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Gregory D. Eriksen, Esq.
The Paycheck Protection Program Flexibility Act is effective June 5, 2020, and modifies and relaxes some of the loan conditions in the CARES Act. Approximately $100 billion in loans are still available, and currently applications must be received by June 30, 2020.
More Time: Effective for all PPP loans, this law extends several time periods that are relevant to Paycheck Protection Program (PPP) borrowers. First, the “covered period” in which a business must spend or incur eligible expenditures is extended from 8 weeks after the date of loan origination to the earlier of December 31, 2020, or 24 weeks after the date of loan origination. A business that received a PPP loan prior to June 5, 2020, may elect to apply a covered period of 8 weeks after the date of origination of its loan. Borrowers can take advantage of this additional time to reopen and to restore their workforce levels and wages to the pre-pandemic levels required for full loan forgiveness by the Small Business Administration.
This law also extends the deferral period for loan payments until the date on which the amount of forgiveness is remitted to the lender. However, borrowers who have not applied for forgiveness within 10 months of the last day of their covered period must begin making loan payments at that time.
Reduction in Required Spending for Payroll Costs: This law reduces the percentage of the loan amount that must be spent on eligible payroll costs from 75% to 60%. The remaining 40% may be used toward other eligible expenses, such as mortgage interest, rent, and utility payments.
Two New Exceptions to Loan Forgiveness Reductions: Two exceptions to the forgiveness reduction for unrestored FTEs are available, borrowers can avoid reduction of full forgiveness if they can document that (1) they were unable to rehire former employees and they could not find new qualified employees for unfilled positions; or (2) they were unable to restore business operations to Feb. 15, 2020, levels due to compliance with COVID-19 related federal restrictions or guidance on sanitation, social distancing or other worker- or customer-related safety requirements.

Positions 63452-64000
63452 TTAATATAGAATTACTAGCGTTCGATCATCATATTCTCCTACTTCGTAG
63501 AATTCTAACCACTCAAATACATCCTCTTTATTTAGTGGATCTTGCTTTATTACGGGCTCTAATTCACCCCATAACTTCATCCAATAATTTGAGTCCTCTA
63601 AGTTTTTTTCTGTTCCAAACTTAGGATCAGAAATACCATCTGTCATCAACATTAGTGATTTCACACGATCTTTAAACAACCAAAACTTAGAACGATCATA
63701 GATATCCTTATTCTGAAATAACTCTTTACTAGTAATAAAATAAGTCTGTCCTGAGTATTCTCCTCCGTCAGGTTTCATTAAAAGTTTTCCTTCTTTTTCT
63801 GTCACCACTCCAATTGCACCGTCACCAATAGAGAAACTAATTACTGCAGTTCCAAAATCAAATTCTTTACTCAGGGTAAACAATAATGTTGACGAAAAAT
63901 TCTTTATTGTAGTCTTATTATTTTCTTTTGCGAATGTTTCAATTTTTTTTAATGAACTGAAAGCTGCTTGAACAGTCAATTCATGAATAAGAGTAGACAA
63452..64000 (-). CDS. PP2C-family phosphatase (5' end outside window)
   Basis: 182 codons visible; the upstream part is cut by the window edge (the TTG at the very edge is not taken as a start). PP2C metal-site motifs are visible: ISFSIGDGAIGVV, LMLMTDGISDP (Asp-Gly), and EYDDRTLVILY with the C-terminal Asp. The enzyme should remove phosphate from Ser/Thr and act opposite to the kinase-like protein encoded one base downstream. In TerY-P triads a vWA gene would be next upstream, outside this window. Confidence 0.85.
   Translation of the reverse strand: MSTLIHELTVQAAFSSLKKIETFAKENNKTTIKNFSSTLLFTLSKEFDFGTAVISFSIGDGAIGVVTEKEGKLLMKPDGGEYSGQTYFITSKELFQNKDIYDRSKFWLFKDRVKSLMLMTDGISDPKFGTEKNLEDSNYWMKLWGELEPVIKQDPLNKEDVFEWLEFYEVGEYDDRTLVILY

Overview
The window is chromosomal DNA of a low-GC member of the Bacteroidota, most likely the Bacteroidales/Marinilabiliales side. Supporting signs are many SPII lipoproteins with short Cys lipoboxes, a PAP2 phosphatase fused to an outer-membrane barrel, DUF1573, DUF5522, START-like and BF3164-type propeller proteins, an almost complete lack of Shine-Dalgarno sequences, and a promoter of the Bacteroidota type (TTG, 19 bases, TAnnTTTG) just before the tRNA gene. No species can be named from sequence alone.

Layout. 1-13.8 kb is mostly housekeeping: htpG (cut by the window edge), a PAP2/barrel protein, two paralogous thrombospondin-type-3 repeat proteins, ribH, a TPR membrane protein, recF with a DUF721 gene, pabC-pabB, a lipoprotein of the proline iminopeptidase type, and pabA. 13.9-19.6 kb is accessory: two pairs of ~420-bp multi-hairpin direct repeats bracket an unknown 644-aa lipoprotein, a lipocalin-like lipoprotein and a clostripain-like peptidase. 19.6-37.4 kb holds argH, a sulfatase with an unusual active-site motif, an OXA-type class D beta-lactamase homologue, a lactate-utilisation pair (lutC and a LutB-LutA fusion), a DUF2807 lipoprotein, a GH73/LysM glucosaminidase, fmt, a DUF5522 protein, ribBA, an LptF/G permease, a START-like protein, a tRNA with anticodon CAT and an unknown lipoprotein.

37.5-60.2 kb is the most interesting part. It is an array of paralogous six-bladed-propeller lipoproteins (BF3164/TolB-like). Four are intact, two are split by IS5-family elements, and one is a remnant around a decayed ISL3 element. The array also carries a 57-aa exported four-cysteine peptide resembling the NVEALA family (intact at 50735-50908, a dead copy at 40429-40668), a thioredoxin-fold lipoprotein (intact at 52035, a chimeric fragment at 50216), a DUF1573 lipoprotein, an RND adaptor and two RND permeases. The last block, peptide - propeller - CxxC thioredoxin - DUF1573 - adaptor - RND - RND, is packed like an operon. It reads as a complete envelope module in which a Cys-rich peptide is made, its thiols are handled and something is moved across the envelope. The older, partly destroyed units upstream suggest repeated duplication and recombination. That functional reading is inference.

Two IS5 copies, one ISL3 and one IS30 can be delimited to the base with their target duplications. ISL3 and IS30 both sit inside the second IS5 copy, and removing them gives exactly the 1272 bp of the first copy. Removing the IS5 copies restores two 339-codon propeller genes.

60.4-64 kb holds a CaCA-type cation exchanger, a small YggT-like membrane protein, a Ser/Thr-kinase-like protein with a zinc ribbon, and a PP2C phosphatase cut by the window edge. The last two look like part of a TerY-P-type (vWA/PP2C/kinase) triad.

Repayment Term: PPP loans originated on or after June 5, 2020 (and not forgiven) will have a minimum repayment term of five years. The SBA had required a 2 year minimum repayment term. This act expressly permits lenders and borrowers of loans originated prior to June 5, 2020 to mutually agree to a 5 year repayment period.
Deferral of Payroll Tax Now Permitted: This law strikes the prohibition in the CARES Act that prevented PPP borrowers whose loans were forgiven from taking advantage of delaying payment of payroll taxes which the CARES Act made available to other employers. Now employers whose PPP loans are forgiven will be eligible to defer payment of payroll taxes as permitted under the CARES Act.
Link to Paycheck Protection Program Flexibility Act: https://www.congress.gov/116/bills/hr7010/BILLS-116hr7010enr.pdf
Our attorneys are available to answer your questions about the PPP and other relief programs.